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      Phylogenetic Trees and Networks Can Serve as Powerful and Complementary Approaches for Analysis of Genomic Data

      1 , 2 , 3 , 4

      Systematic Biology

      Oxford University Press (OUP)

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          Abstract

          Genomic data have had a profound impact on nearly every biological discipline. In systematics and phylogenetics, the thousands of loci that are now being sequenced can be analyzed under the multispecies coalescent model (MSC) to explicitly account for gene tree discordance due to incomplete lineage sorting (ILS). However, the MSC assumes no gene flow post divergence, calling for additional methods that can accommodate this limitation. Explicit phylogenetic network methods have emerged, which can simultaneously account for ILS and gene flow by representing evolutionary history as a directed acyclic graph. In this point of view, we highlight some of the strengths and limitations of phylogenetic networks and argue that tree-based inference should not be blindly abandoned in favor of networks simply because they represent more parameter rich models. Attention should be given to model selection of reticulation complexity, and the most robust conclusions regarding evolutionary history are likely obtained when combining tree- and network-based inference.

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          Most cited references 64

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          A draft sequence of the Neandertal genome.

          Neandertals, the closest evolutionary relatives of present-day humans, lived in large parts of Europe and western Asia before disappearing 30,000 years ago. We present a draft sequence of the Neandertal genome composed of more than 4 billion nucleotides from three individuals. Comparisons of the Neandertal genome to the genomes of five present-day humans from different parts of the world identify a number of genomic regions that may have been affected by positive selection in ancestral modern humans, including genes involved in metabolism and in cognitive and skeletal development. We show that Neandertals shared more genetic variants with present-day humans in Eurasia than with present-day humans in sub-Saharan Africa, suggesting that gene flow from Neandertals into the ancestors of non-Africans occurred before the divergence of Eurasian groups from each other.
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            Generating samples under a Wright-Fisher neutral model of genetic variation.

             R Hudson (2002)
            A Monte Carlo computer program is available to generate samples drawn from a population evolving according to a Wright-Fisher neutral model. The program assumes an infinite-sites model of mutation, and allows recombination, gene conversion, symmetric migration among subpopulations, and a variety of demographic histories. The samples produced can be used to investigate the sampling properties of any sample statistic under these neutral models.
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              Hybridization as an invasion of the genome.

               James Mallet (2005)
              Hybridization between species is commonplace in plants, but is often seen as unnatural and unusual in animals. Here, I survey studies of natural interspecific hybridization in plants and a variety of animals. At least 25% of plant species and 10% of animal species, mostly the youngest species, are involved in hybridization and potential introgression with other species. Species in nature are often incompletely isolated for millions of years after their formation. Therefore, much evolution of eventual reproductive isolation can occur while nascent species are in gene-flow contact, in sympatry or parapatry, long after divergence begins. Although the relative importance of geographic isolation and gene flow in the origin of species is still unknown, many key processes involved in speciation, such as 'reinforcement' of post-mating isolation by the evolution of assortative mating, will have ample opportunity to occur in the presence of continuing gene flow. Today, DNA sequence data and other molecular methods are beginning to show that limited invasions of the genome are widespread, with potentially important consequences in evolutionary biology, speciation, biodiversity, and conservation.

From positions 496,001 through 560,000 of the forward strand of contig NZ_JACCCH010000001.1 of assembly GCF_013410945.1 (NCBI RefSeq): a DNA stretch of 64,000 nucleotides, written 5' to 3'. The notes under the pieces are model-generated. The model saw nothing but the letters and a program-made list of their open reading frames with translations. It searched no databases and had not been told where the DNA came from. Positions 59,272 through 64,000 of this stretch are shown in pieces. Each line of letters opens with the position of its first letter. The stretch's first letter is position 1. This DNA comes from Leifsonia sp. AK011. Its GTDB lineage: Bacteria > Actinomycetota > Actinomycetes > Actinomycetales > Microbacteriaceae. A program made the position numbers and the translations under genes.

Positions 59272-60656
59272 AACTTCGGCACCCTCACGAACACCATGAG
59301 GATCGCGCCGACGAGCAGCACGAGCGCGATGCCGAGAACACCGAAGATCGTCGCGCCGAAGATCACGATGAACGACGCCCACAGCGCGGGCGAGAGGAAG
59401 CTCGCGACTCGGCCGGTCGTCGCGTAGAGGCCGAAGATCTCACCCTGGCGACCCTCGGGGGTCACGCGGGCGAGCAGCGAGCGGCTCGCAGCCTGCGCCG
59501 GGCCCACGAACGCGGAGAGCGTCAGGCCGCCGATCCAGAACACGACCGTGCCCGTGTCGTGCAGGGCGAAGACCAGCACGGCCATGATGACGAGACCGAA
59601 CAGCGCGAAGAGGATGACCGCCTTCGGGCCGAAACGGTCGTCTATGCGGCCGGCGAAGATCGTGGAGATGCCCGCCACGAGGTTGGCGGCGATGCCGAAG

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                Author and article information

                Journal
                Systematic Biology
                Oxford University Press (OUP)
                1063-5157
                1076-836X
                May 2020
                May 01 2020
                September 21 2019
                May 2020
                May 01 2020
                September 21 2019
                : 69
                : 3
                : 593-601
                Affiliations
                [1 ]Department of Biological Sciences, New York City College of Technology, The City University of New York, 285 Jay Street, Brooklyn, NY 11201, USA
                [2 ]Biology PhD Program, CUNY Graduate Center, 365 5th Ave., New York, NY 10016, USA
                [3 ]Department of Botany, University of Wisconsin – Madison, 1300 University Ave, Madison, WI 53706, USA
                [4 ]Department of Statistics, University of Wisconsin – Madison, 1300 University Ave, Madison, WI 53706, USA
                Article
                10.1093/sysbio/syz056
                © 2019

                https://academic.oup.com/journals/pages/open_access/funder_policies/chorus/standard_publication_model

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